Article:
Apple spent lots of money to sheen off to France for the Apple Expo held in Paris last week. It was a big effort that included huge billboard$ across the Louvre, a much bigger presence at the Expo itself, Steve Jobs as the Keynote speaker along with other Apple luminaries, and most important, a 42% increase in Expo related expenses according to one source. Surely this was going to lead to something big, right?
Apple obviously wanted to impress upon the French as well as the rest of the European community that they are an important aspect of Apple's business. What better way to do this than by rolling out a new product, especially a new iMac — something that is very popular in France in the first place?
Instead of a new iMac, we got a rehash of the Seybold and MACWORLD keynotes with a few French extras thrown in for fun. To be honest, I just don't get it.
At MACWORLD, many people had expected Apple to introduce a new iMac model. I knew this would not be the case because of the iBook. Mr. Jobs is perhaps one of the most gifted showman in the computer industry. Ok, he is the most gifted showman in the computer industry. He completely understands the impact that a successful rollout can have and has masterfully orchestrated Apple's product introductions accordingly. In short, there was no way that Mr. Jobs would dilute the media coverage of the iBook by introducing a new iMac, especially if said iMac is as feature packed as it is rumored to be.
The same thing went for Seybold. Seybold was the most appropriate venue for introducing a new PowerMac because it is a professional machine aimed at the Seybold constituency. This is especially the case with the new G4. Media coverage was imperative to Mr. Jobs's plans for making it a hit. As was the case with the iBook, there was no way that Mr. Jobs would dilute that media coverage by rolling out a new iMac at the same time.
So everything pointed to a big announcement at the Apple Expo and voilá, a new iMac was certainly waiting to be born.
It sucks to be wrong.
So where does all this take us next? We have to have a new iMac. In fact, we are overdue for a new model. Apple has, until now, been on a track that saw new versions of the iMac introduced approximately every two or three months. By the way, this was a remarkable performance made possible in part by Apple's incredible inventory control. In the past, Apple has released new versions of existing models every 6 months at best and the iMac schedule has always boded well for Apple in the consumer market. This is another reason why it is so strange that we did not see a new iMac in France, it just runs contrary to Apple's established patterns.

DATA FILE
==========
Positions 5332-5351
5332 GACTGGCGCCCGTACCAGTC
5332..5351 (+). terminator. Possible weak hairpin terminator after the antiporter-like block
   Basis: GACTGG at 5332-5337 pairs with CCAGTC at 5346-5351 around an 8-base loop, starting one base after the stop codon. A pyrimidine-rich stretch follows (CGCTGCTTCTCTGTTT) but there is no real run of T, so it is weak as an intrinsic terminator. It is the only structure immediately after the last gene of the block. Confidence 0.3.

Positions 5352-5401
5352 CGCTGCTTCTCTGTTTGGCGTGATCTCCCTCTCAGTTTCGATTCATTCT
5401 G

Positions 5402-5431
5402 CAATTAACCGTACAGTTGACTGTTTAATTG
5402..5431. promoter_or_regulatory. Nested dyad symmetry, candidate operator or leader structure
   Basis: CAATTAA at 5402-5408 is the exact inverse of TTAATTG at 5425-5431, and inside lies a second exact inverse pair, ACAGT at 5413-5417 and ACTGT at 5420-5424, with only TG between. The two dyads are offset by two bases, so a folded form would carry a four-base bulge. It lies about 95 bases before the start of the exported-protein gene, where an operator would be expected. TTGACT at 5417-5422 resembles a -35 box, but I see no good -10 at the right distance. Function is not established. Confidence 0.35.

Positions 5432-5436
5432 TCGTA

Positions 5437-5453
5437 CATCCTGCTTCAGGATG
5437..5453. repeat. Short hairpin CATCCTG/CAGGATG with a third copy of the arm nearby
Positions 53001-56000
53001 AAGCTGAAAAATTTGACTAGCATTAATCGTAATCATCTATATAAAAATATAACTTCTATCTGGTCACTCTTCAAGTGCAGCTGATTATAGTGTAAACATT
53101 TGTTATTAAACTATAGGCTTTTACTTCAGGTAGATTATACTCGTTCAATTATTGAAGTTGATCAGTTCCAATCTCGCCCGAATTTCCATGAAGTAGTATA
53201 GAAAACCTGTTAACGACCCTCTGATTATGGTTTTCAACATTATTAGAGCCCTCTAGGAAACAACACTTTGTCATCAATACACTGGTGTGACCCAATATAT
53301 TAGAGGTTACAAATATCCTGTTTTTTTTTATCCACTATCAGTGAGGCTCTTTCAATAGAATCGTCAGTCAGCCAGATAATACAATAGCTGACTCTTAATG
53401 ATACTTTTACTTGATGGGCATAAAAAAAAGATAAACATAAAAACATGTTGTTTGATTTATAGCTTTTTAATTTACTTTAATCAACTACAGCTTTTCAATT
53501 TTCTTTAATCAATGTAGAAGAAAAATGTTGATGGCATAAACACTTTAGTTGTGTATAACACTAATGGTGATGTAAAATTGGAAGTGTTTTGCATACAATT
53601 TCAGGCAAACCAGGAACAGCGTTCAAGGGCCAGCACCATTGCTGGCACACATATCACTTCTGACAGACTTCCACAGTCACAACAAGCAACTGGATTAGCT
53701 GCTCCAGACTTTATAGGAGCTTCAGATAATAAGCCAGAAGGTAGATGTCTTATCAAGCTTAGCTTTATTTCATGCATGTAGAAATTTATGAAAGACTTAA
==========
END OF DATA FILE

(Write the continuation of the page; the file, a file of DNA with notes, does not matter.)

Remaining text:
Now it's been 5 months since the last update and Apple just blew the best opportunity they had to announce a new one.
So what's brewing in Cupertino?
Some educated guesses would suggest that iMac development met some form of obstacle or other delaying factor. There could also be more of a glut of Rev D iMacs in the Channel than Apple had originally forecast. Holding off on the next update in that case would be doing Apple's retail partners a huge favor. Cynics might be quick to say that doing their retail partners a favor would be somewhat out of character, but it's still a nice thought.
If one were an optimist, one could hope that any delaying factor could include some new feature like a G4 that was added at the last minute. If this is the case, Apple simply needs more time before they are ready to make the announcement. Limited quantities of the G4 could also be a contributing factor in this scenario.
I don't think Apple will be moving the iMac to a G4 though. Apple can bump the iMac up to 400 MHz with the less expensive G3 and keep costs way down. They can also get plenty of these processors from IBM as IBM has concentrated on building G3s. In fact, Apple could stick with the G3 for another 6 to 12 months with continued periodic updates and milk the consumer market without any adverse affects. I'll put the G3 up against a lame Celeron any day of the week for the "low-end" market. In addition to having a wider inventory available to them by buying the older G3 and newer G4, they would help establish the premium product aspect of the PowerMac G4.
The one caveat here is that Apple really should keep closer tabs on the MHz race. Though it is not truly an indicator of chip performance when comparing Intel to AIM, the public still doesn't know that. Once again I will play Devil's Advocate with myself and point out that Apple is selling as many iMacs as it can make with the "slower" 333 Mhz G3s.
So what's brewing in Cupertino? The one thing that is beyond question is that a new iMac must come soon. Apple blew its best opportunity, in my opinion, but whether this was intentional or not is unclear. I honestly do think that Mr. Jobs had, in fact, intended to announce the new iMac at The France Apple Expo and that it was pulled for whatever reason. I have no inside information on this and am quite prepared to be wrong should the truth ever come to light. One way or another, we need the new iMac introduced! The current model is just a bit long in the tooth.
began using Apple computers in 1983 in a high school BASIC programming class. He started using Macs in 1990 when the Kinko's guy taught him how to use Aldus PageMaker, finally buying a Power Computing Power 100 in 1995. Today, Bryan is the Editor of The Mac Observer, and has contributed to the print versions of MacAddict and MacFormat (UK).